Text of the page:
Last edited by smitty3268; 01-19-2013 at 12:49 AM.
It uses data and/or metadata mirroring on other devices/partitions if you choose so. I can't really comment on the other points, since I'm a user and not a developer of the FS. But why do they matter in every-day circumstances, anyway?
Originally Posted by ryao
Most features people want in btrfs (besides transparent compression, CoW, and snapshots, those are always awesome) are there for enterprise data integrity. The main use case of ZFS is in massive high throughput storage clusters that can't have any data loss ever, while operating in often a dozen or more drives in raid. They depend on atomics, data integrity and duplication, and on the FS itself being steeled against its own metadata getting tainted.
Originally Posted by GreatEmerald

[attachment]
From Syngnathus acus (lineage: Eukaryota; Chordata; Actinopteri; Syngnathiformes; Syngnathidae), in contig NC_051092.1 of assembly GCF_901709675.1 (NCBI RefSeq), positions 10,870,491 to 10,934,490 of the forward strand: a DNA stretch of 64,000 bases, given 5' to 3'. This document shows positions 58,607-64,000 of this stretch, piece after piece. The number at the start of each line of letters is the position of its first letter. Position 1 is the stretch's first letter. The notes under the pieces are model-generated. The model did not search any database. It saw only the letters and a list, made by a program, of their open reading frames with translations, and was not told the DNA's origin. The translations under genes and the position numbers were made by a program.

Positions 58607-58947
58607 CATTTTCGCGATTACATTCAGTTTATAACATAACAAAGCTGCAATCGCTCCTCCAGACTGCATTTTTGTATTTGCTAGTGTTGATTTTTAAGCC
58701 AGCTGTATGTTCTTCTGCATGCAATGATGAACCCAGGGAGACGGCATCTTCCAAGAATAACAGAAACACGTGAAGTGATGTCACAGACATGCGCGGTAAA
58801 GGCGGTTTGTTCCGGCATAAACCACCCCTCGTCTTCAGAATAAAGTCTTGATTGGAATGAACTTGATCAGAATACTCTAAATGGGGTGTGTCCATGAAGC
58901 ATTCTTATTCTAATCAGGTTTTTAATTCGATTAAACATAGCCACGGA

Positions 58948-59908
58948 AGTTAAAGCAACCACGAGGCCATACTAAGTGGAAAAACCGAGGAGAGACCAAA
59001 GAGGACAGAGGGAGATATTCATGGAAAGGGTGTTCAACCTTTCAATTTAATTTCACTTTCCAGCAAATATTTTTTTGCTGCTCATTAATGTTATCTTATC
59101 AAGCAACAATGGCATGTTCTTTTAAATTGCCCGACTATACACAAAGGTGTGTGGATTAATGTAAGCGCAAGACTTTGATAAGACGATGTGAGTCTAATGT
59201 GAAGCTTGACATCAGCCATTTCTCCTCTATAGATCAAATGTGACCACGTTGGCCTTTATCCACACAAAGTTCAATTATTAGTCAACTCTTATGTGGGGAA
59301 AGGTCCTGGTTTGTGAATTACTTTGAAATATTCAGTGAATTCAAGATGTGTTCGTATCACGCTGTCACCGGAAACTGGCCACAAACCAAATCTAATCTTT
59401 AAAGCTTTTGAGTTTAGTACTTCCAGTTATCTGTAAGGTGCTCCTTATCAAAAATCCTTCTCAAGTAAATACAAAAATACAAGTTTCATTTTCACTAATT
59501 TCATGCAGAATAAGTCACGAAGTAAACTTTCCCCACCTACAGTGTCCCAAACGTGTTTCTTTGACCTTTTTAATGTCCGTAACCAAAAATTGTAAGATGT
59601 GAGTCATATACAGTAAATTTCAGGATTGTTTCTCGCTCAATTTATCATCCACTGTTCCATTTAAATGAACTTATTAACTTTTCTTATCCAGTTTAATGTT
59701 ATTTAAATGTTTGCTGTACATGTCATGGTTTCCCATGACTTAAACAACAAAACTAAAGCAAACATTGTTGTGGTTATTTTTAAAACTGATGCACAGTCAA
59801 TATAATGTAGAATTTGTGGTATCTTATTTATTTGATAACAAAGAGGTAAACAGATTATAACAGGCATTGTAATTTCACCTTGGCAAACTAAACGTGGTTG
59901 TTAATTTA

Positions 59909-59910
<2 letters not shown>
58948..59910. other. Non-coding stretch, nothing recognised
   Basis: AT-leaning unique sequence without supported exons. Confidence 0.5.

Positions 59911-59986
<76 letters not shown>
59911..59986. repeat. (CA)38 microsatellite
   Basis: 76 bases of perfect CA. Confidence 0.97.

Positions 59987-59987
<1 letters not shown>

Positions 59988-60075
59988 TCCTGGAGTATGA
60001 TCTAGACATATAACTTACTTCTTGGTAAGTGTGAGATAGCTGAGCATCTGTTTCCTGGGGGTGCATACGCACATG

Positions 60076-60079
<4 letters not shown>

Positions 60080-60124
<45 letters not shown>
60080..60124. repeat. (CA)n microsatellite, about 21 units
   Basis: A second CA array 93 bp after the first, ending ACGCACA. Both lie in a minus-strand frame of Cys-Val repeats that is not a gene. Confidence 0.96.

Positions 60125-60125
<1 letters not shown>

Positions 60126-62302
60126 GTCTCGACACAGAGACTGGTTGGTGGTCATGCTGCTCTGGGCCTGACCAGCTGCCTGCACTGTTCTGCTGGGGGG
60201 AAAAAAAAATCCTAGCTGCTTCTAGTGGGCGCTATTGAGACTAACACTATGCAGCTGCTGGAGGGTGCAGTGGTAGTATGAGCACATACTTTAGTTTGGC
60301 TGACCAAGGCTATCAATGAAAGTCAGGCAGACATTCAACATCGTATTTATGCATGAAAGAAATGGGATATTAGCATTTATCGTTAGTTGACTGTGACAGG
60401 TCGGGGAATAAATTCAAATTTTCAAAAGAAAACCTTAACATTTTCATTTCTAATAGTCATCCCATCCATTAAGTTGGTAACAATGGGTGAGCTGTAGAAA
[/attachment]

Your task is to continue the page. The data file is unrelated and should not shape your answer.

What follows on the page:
~user of btrfs on my main Arch install. Because snapshots are the best system restore ever.
btrfs isn't really just about performance, it's about capabilities. btrfs is hugely different from a simple partition format like ext4; btrfs incorporates volume management and redundancy and all sorts of other features that are usually layered on top of simple formats with tools like LVM and mdraid. The capabilities btrfs brings to the table are really useful for distributions, which is why there's always a desire to make it default, but the tools and performance may well need to catch up before this is plausible.
Originally Posted by mayankleoboy1
Btrfs snapshots alone would really simplify the murky waters that are Linux system restore utilities right now. A decent UI on that, scheduled snapshotting, and easy restore would kick the crap out of other options.
Originally Posted by AdamW
Tangentially, I just had a reaffirming interaction with btrfs. My main machine lost power, btrfs had a superblock go bad and would segfault on boot, from my recovery disk brfsck --repair fixed it easy. Once that tool becomes the mainline fsck.btrfs it would have recovered no problem. Promising!